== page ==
Venzer sighed, rubbed at knuckles that had been warped by age.

‘You are a rarity, Galharrow. You are a man who chooses to perform the worst of tasks in the Misery. Hunting down deserters, hanging sympathisers. Tearing husbands from weeping wives, cutting the heads from monsters. And you refuse every bit of aid that I offer you. You could be financed properly, you know that. I’ve offered you a salary, staff, an office within the citadel. No more chasing bounties just to keep your head above water.’

Spirits knew I needed the money. More than I ever had before. But there are promises you make to yourself, vows you place your pride in. Some things are worth the struggle.

‘You offer it every time I see you,’ I said.

‘Yes, and you spit it back in my face every time.’ Venzer pointed a finger at me. ‘And all because you won’t wear a uniform. Did it ever occur to you that Blackwing would better serve the republic without relying on mercenary bounties?’

‘I’ve been part of the war machine before,’ I said. ‘We both know how that turned out. Not so well for me, or for Torolo Mancono. Or his wife, or his children. Blackwing gets by.’ We were treading dry old ground, stepping between old footprints. I’d sooner be damned than have to take orders from princes again. ‘What does this have to do with Station Twelve?’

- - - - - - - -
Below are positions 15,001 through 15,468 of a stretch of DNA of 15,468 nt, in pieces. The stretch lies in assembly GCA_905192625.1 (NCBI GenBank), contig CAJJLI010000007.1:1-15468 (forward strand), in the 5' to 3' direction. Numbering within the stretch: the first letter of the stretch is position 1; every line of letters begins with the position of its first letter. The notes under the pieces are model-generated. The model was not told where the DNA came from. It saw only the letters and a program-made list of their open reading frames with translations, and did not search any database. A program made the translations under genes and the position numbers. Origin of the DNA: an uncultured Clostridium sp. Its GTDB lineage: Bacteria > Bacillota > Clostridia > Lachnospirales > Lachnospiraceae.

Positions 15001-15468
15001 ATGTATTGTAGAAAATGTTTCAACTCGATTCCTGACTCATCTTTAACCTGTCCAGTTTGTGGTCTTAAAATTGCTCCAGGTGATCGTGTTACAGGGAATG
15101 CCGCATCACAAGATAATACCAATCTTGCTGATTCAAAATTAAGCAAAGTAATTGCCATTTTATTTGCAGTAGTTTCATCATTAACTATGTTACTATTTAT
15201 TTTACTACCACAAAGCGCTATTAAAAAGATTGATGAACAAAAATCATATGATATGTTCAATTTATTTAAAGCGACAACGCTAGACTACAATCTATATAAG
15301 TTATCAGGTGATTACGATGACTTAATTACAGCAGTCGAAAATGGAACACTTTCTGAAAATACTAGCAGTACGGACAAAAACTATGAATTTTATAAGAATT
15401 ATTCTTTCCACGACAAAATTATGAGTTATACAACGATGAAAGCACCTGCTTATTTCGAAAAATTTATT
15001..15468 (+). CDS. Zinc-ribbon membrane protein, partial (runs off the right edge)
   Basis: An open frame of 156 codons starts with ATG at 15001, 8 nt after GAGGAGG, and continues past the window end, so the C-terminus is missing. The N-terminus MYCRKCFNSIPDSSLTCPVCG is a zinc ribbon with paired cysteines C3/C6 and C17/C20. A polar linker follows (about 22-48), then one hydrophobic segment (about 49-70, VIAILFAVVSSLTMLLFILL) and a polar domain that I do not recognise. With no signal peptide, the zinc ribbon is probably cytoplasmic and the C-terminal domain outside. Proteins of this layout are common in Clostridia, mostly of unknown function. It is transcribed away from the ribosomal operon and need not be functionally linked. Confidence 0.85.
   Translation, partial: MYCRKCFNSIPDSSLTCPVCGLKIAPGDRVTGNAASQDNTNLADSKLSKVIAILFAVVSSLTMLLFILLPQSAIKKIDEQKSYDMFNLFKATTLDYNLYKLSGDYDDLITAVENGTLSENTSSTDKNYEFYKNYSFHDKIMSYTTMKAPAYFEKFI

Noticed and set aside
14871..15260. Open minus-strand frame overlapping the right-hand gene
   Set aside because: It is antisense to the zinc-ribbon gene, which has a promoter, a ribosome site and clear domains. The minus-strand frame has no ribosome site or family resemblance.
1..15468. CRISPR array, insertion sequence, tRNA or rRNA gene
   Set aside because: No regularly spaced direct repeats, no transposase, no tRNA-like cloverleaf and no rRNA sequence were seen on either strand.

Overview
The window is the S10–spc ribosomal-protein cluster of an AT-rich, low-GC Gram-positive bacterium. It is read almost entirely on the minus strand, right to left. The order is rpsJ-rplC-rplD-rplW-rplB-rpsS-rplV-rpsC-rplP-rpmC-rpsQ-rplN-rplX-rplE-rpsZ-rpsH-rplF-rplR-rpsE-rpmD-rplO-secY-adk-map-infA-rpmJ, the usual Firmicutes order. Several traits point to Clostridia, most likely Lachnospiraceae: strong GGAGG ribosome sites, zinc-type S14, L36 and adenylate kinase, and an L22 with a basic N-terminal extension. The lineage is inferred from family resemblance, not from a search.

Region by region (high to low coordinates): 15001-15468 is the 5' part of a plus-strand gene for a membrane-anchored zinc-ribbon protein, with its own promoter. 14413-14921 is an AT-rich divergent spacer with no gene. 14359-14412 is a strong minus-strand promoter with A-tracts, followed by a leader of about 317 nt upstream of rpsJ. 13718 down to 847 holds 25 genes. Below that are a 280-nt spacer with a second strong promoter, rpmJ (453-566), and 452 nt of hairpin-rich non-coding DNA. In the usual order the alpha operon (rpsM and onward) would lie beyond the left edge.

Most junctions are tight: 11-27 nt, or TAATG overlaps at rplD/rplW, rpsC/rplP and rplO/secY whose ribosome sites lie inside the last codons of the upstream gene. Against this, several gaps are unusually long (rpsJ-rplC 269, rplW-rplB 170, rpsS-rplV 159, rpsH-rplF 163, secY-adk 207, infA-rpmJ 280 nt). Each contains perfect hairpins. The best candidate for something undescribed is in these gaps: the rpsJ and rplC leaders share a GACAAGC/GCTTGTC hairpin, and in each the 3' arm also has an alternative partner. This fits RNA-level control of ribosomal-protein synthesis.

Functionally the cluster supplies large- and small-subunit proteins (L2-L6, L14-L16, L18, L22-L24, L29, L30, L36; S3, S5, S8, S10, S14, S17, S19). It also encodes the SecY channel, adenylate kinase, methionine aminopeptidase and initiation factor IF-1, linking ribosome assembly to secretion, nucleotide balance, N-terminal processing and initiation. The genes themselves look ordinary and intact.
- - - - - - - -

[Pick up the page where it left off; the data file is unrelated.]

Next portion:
‘What did you make of Station Twelve’s commander, Jerrick?’ Venzer asked. ‘A competent man? Selfless? Hardy?’

‘Incompent. A glutton. A fool.’

‘Though the Spirit of Mercy bids us speak well of the dead, the best that I can say about him is that he is dead and now I can put someone else in his place,’ Venzer said. ‘Would it surprise you to know that Jerrick bought his position? Of course not. Your father bought you a battalion, after all. The princes send me their bastards and their nieces, their fifth-born simpletons and their least capable cousins. I cannot trust the operation of Nall’s Engine to their twitching fingers. One false activation could be a disaster, I don’t have to tell you that. So I put the Engine beyond their use. They have communicators. In the face of a full assault the Engine is operated from here, from the heart of the Engine. I trust no other to throw the firing lever.’